Youth workers will be paid a lower minimum wage if the second bill tabled by the United Conservative government passes.

The provincial government announced Bill 2, the Open for Business Act, on Monday, proposing changes that could affect Alberta’s youngest employees, unions, and holiday and overtime rates.

The first change under Bill 2 would be the implementation of a $13/hour youth minimum wage for students between 13 and 17 years old. Effective June 26, the rate would apply to enrolled students who work 28 hours or less per week, and all hours worked during a school break. 

The provincial government called the proposal a move to address “a youth unemployment crisis.”  According to the government, 11 per cent of Albertans between 15 and 24 years of age are unemployed, compared to the provincial rate of 6.9 per cent. The ministry said it heard from employers there were fewer opportunities for young people because of the $15/hour minimum wage implemented by the previous NDP government.

“I would rather ensure that a young person has that first job than no job,” Premier Jason Kenney said at the announcement.

“Thirteen bucks an hour is a heck of a lot more than zero bucks an hour, and that’s the option here.”

If passed, the legislation would enable employers to ask employees to provide proof of their educational status.

As of the 29th hour worked, student employees would be entitled to the $15/h wage rate, except during school breaks when all hours would be paid at the youth rate.

According to the provincial government, a total of nearly 36,000 Albertans under the age of 18 worked in part-time and full-time positions in 2018.

The majority—30,813 youth—filled part-time roles and averaged 10.33 hours of work per week.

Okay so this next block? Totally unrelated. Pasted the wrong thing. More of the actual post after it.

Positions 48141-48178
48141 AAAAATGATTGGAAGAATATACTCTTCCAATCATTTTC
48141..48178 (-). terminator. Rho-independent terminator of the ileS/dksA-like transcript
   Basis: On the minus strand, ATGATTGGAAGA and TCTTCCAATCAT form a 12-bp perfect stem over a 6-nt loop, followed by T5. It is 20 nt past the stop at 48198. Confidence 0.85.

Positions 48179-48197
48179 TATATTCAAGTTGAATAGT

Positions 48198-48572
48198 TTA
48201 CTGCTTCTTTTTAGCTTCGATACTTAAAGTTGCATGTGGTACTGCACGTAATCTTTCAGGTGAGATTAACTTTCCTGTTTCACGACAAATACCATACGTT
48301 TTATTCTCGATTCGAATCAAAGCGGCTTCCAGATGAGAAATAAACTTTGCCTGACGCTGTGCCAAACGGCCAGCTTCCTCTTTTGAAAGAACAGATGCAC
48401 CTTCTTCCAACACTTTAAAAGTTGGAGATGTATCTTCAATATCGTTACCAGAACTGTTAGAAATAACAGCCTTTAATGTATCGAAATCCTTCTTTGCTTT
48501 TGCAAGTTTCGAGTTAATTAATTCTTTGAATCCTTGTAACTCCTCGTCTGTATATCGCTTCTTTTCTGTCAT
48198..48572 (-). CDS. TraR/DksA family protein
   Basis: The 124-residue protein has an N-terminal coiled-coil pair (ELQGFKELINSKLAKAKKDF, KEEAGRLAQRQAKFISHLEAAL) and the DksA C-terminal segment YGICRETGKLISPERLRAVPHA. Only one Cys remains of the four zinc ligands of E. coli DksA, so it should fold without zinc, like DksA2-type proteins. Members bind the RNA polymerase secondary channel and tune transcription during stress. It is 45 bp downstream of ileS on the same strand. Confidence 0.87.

The ministry said it based the proposed system off of Ontario’s, one of two provinces in Canada that has a tiered wage system. Ontario pays a general minimum wage rate of $14/h, and a student minimum wage of $13.15/h. Nova Scotia has an inexperienced minimum wage rate of $11.05/h, and an experienced minimum wage rate of $11.55/h.

Holiday pay and banked time

Bill 2 also seeks to amend Alberta’s Employment Standards Code so that employees who have not worked a total of 30 days in the 12 months preceding a holiday are ineligible for general holiday pay. Only employees who regularly work on a general holiday, and employees who work the holiday despite it not being their normal workday, would still be entitled to 1.5 wages.

The proposed legislation would also repeal flexible averaging agreements to accommodate changes to how banked overtime is compensated.  

Currently, employees can choose to be paid for overtime at time-and-a-half, or receive 1.5 banked time off.

Instead, Bill 2 would allow employers and workers to make straight-time banked hour arrangements, where employees could still choose to bank overtime hours, but at a 1:1 ratio.  

“If an employee wants to go to their employer and ask for a couple days off or a couple of extra hours on their shift when times are good, let’s say in a restaurant business, they should be allowed to negotiate that with flexibility with the employer,” Kenney said.